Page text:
'Pick-up artist' Christopher Wu teaches Chinese men how to woo women
An enterprising job hunter finds himself a lucrative niche leading the legions of mainland 'leftovers' along the path to romance
A few years ago, Christopher Wu was just another university graduate looking for a job in America. Although he had studied economics, finance and politics and graduated from Indiana University with honours, his prospects seemed dim in the wake of the global banking meltdown. Then he started thinking about a friend's business, Pick-Up Artist, a course that helps single young men overcome inhibitions and hone their dating skills. Wu realised such a business might have massive potential in his native China, where the one-child policy has contributed to a surplus of men looking for a wife. In 2010, he moved to Beijing to set up China's first Pick-Up Artist branch. It has been a huge success.
What big challenges do Chinese men confront in developing relationships?
When I came back to China, speed-dating was booming. I realised that behind the heat there was actually the large gender gap of 30 million, leaving many young men as "leftovers". Also I noticed that lots of people tend to be shy about openly expressing their love. Perhaps Chinese schools that prioritise academic excellence and career development over romance and the traditional culture that discourages people from voicing their feelings should be blamed. I saw the rising market among the "leftovers" and decided to start a business for them.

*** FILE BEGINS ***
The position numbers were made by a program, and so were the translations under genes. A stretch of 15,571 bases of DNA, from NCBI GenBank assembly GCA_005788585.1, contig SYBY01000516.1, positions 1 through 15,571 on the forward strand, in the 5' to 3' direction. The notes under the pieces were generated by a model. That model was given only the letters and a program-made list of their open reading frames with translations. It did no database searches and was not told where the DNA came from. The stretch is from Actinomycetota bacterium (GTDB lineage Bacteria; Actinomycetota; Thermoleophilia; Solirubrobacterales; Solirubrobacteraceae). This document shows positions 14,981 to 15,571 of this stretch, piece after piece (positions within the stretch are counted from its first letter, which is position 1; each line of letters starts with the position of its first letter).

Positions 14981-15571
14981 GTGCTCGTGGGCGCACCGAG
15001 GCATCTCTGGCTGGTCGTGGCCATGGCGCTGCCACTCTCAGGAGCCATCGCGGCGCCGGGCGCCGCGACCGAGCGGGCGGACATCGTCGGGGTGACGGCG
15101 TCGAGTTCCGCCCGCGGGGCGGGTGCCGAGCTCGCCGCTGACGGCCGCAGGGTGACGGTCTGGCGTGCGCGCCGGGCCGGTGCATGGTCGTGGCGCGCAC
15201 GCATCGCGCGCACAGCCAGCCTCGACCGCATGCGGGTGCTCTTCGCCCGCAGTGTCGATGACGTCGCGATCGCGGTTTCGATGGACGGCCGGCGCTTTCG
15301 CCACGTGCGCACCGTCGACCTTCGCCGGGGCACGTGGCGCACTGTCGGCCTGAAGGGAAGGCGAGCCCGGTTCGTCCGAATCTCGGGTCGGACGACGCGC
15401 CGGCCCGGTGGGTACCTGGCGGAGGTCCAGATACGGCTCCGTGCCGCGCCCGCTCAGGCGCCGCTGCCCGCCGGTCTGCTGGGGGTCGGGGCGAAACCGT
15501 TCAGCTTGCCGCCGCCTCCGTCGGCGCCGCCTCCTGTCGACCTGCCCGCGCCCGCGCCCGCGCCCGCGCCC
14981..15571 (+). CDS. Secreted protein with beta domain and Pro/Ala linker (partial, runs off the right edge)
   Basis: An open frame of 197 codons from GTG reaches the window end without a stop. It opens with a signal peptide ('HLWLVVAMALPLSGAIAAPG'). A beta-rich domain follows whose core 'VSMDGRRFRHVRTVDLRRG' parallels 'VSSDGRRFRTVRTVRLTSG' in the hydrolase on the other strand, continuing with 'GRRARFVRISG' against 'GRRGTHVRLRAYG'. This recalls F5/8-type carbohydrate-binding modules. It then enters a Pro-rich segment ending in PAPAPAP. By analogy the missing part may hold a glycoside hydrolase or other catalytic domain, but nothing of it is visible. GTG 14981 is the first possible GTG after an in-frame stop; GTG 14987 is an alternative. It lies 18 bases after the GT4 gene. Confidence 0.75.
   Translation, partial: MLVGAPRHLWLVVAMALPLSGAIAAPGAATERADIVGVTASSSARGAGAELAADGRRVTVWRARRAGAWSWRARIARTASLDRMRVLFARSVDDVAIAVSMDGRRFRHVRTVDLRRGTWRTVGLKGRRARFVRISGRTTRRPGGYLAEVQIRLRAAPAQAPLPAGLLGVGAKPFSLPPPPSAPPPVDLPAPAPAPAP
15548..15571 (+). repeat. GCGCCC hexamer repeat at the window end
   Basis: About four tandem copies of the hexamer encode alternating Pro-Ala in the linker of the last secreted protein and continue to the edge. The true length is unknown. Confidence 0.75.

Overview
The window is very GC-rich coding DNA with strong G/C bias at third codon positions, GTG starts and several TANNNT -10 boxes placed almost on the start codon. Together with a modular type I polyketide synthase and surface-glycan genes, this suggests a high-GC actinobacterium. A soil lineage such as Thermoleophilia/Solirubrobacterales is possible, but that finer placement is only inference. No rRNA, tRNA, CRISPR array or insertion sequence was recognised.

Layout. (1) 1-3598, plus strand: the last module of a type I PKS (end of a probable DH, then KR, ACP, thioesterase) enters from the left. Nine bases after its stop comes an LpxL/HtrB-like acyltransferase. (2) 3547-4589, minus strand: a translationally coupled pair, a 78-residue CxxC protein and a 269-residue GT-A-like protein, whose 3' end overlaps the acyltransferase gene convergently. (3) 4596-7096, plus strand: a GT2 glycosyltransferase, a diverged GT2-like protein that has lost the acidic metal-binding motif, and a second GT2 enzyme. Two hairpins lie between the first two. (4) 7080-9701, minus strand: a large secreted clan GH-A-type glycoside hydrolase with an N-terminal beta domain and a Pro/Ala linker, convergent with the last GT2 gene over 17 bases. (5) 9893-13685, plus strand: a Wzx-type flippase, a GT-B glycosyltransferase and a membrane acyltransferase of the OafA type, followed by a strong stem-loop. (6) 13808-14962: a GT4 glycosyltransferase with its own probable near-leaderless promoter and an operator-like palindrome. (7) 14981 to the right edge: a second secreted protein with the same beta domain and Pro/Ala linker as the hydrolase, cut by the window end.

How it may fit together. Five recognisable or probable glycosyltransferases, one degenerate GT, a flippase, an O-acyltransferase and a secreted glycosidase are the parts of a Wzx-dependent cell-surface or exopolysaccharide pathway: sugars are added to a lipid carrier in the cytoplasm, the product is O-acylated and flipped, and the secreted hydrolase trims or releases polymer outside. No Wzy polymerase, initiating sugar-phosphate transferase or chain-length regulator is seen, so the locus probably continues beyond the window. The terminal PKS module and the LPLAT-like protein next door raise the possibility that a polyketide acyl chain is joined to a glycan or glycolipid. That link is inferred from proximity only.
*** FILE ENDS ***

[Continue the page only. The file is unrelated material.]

Have you noticed any genuine changes among Chinese men since your return?
I would say such changes will take generations because everyone has to go through fundamental changes in their mindsets and values. What we can do is merely start reshaping their ideas with elements they find most acceptable. But the journey ahead is hard and will take a long time.
How did your clients receive your first courses?
Back then, most people got to know us by searching online for tips on hanging out with women they've just met and how to find ladies through social networking. The demand for such information was huge. Every day there are 200,000 to 300,000 searches using such key words. So at the beginning those receiving our training went for exactly what they needed. There was less opposition than we expected, with doubters wondering if men with such systematic training would really care about true love in the end, and whether it's ethical to win ladies' heart through tricks.
How did you respond to such criticism?
No doubt true love is attractive and an ideal relationship is desirable for everyone. But we also need to note that it's 2013 and people find it more and more difficult to accidentally bump into the "right" one with their daily schedules so occupied. If men want a romantic relationship, they need to accumulate experience and get to know what women really want in a relationship. For example, many of our students are outstanding academically and career wise but a lack of proper communication skills and dressing style prevents them from finding the right ladies. I just want to help them become more confident using our techniques.